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Weekly legal tech news – May 4th, 2020

This week’s legal tech news tell us that the coronavirus crisis has impacted all the industries in different ways, ranging from massive job losses to an increased reliance on technology to work remotely. From social distancing to remote work and transforming events in online conferences, all these realities have changed the way we live and work. A few questions regarding work from home for law firms have already been answered, while others are still being raised by specialists all over the world. Are firms and lawyers ready to transition without disrupting the workflow while protecting client confidentiality? What toll would these near-house-arrest-like conditions have on the well-being of lawyers and staff? How will offline legal events adapt to the new situation? Find some answers in this week’s legal tech news.

With so many people working from home as part of a nationwide mass movement of social distancing, we are starting to see how the impact of tech will permanently change the professionals’ approach on certain types of work. At a time when we are facing new challenges and inevitable transitions, it can be useful to look to other times — and other industries — for lessons on tech innovation. Discover more on Above the Law.

In mid-March, the COVID-19 pandemic swept the globe and health authorities quickly recommended social distancing. This new society norm effectively mandated an unprecedented transition from office to remote work for lawyers and law firms. Working from home raised two urgent questions: Technologically, were firms and lawyers ready to transition without disrupting the workflow while protecting client confidentiality? And what toll would these near-house-arrest-like conditions have on the well-being of lawyers and staff? But these uncertainties aside, some lawyers saw the sudden reliance on technology and the sense of freedom remote work provided as a long-overdue innovation. Read more about “the great migration” on Canadian Lawyer Mag.

Tribunals from all over the world are deploying new tech to resolve disputes remotely. For example, The Victorian Civil and Administrative Tribunal from Australia will receive more than $5 million in IT upgrades over the next 12 weeks to get planning and development dispute hearings back up and running. The tribunal, which has scheduled only injunctions and other urgent matters since late March, will use the funding for new software, including for project management, and hardware. Read more about this subject on IT News Australia.

Legal tech news note that legal conferences are looking for a formula to Fight ‘Zoom Fatigue’ – notes. Legal conferences are usually an opportunity for attorneys and legal tech providers to connect with one another face-to-face, but with many events going virtual in light of COVID-19, organizations may struggle to get attendees back in front of their computers. Legal conferences have already begun following the rest of the working life online. But as organizations like the International Legal Technology Association (ILTA) begin moving events to the internet, such conferences may test the theory that if you build it, they will come. A big part of what normally drives people to conferences is the opportunity to network with other legal professionals. Attorneys build connections with clients, while legal tech providers and other vendors can seek out new potential customers and business opportunities. For legal tech providers, this could actually be a blessing in disguise. Jill Huse, president of the Legal Marketing Association, pointed out that some would-be customers shy away from tech vendor booths at conferences because they dislike getting the “hard sell, while a virtual conference format could force tech providers to find more creative ways to showcase their products. Find out more on this subject on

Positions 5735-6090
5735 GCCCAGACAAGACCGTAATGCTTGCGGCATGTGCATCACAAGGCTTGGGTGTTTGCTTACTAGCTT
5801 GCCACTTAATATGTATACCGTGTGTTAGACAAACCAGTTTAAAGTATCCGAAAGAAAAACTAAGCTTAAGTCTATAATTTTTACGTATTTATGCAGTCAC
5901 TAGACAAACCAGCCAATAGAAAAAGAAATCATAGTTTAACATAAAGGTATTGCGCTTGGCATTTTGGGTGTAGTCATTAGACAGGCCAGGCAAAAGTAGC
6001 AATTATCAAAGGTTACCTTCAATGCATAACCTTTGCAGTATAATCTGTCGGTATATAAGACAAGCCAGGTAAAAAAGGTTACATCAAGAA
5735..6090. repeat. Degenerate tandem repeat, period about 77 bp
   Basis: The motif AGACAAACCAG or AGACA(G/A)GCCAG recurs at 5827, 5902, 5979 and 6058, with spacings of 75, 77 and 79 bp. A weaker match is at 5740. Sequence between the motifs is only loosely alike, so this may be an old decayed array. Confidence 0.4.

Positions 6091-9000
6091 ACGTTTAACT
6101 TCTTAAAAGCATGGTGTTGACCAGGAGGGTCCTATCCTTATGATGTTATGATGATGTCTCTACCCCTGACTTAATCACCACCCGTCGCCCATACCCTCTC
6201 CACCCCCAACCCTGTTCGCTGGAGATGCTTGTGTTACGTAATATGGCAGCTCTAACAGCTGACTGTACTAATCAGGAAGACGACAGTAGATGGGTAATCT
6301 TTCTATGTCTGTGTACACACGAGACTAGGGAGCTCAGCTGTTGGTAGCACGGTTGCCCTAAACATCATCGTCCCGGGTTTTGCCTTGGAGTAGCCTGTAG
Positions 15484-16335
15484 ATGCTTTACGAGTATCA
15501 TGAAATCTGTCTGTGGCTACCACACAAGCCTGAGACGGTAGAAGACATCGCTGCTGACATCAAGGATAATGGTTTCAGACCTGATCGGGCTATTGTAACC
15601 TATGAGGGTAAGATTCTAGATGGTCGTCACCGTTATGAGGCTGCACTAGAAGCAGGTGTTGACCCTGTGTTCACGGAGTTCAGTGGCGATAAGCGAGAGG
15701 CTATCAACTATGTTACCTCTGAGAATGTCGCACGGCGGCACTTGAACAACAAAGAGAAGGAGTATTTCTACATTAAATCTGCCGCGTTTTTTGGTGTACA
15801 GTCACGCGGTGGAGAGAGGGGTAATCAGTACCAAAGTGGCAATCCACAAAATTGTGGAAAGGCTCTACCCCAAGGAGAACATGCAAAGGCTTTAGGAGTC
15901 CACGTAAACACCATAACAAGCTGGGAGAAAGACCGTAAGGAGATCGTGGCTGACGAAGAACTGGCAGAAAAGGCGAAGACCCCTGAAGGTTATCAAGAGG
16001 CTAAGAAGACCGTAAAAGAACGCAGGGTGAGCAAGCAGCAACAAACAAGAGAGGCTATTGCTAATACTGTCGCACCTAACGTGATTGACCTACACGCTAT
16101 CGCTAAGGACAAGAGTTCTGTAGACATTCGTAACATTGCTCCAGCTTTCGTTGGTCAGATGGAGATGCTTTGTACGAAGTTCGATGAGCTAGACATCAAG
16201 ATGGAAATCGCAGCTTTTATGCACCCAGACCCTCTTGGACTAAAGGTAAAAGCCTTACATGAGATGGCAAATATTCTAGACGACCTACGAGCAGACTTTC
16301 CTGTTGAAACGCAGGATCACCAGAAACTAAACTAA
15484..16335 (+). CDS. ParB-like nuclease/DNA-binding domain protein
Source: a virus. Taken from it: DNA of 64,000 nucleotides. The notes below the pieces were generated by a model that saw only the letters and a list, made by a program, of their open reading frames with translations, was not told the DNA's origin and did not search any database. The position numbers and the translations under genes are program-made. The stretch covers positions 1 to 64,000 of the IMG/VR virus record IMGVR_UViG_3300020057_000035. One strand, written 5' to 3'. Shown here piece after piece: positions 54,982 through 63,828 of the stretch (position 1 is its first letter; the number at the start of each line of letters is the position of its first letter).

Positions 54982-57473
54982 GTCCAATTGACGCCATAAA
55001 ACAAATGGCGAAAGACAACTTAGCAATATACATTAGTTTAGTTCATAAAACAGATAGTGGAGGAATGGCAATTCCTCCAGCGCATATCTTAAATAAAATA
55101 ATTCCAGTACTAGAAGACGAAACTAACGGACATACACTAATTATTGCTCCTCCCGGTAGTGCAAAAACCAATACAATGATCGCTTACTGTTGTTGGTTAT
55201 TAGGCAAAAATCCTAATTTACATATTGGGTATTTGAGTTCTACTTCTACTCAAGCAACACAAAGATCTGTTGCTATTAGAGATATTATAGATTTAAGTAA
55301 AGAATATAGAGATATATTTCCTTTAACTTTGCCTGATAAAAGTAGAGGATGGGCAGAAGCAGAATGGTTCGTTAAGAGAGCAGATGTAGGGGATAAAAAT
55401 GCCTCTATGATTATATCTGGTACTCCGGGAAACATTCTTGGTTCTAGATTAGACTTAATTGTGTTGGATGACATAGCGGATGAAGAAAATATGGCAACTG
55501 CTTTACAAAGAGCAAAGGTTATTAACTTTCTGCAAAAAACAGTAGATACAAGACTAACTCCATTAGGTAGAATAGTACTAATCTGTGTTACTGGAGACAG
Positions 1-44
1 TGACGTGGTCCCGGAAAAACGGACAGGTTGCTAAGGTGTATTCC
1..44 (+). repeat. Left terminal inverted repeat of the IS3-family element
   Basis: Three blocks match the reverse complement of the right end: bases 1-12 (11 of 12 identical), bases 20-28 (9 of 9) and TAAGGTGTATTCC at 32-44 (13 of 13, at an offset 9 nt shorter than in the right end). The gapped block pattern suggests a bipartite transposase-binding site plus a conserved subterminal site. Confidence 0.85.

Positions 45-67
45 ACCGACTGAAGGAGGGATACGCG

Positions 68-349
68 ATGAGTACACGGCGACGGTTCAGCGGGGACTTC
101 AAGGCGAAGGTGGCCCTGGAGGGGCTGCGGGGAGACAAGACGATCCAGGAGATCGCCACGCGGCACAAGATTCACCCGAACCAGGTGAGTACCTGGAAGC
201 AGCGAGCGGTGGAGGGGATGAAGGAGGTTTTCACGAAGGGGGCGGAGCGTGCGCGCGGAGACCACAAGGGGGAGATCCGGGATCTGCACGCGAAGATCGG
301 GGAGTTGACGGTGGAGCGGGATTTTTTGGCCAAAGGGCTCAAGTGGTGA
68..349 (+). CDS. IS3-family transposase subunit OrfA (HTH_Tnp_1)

Sorry, Legal Tech—Time Is Still Money, notes. The billable hour model favored by most law firms (and their in-house clients) prevents operational efficiency solutions from being widely adopted. The crisis has brought a new question about the way profitability works nowadays for lawyers – while there are plenty of solutions on the market geared toward automating tasks such as brief-writing, pulling cases or even fielding basic client questions, getting work done faster flies in the face of the traditional billable hour model that continues to sustain many a law firm. In fact, the real answer to why technology cannot kill the billable hour may be exceedingly simple: attorneys—and even some clients—do not want it to happen. Their reluctance is not entirely surprising. Many lawyers are accustomed to measuring their profitability and even performance based on the amount of time they are able to charge for a given matter, while some corporate clients have grown accustomed to the billable hour as a widely understood and accepted metric of service. However, the issue may run even deeper, illustrating a fundamental misunderstanding that continues to plague those working inside the legal industry—and could be preventing technology-enabled efficiency from taking hold inside firms. Read more in this article.

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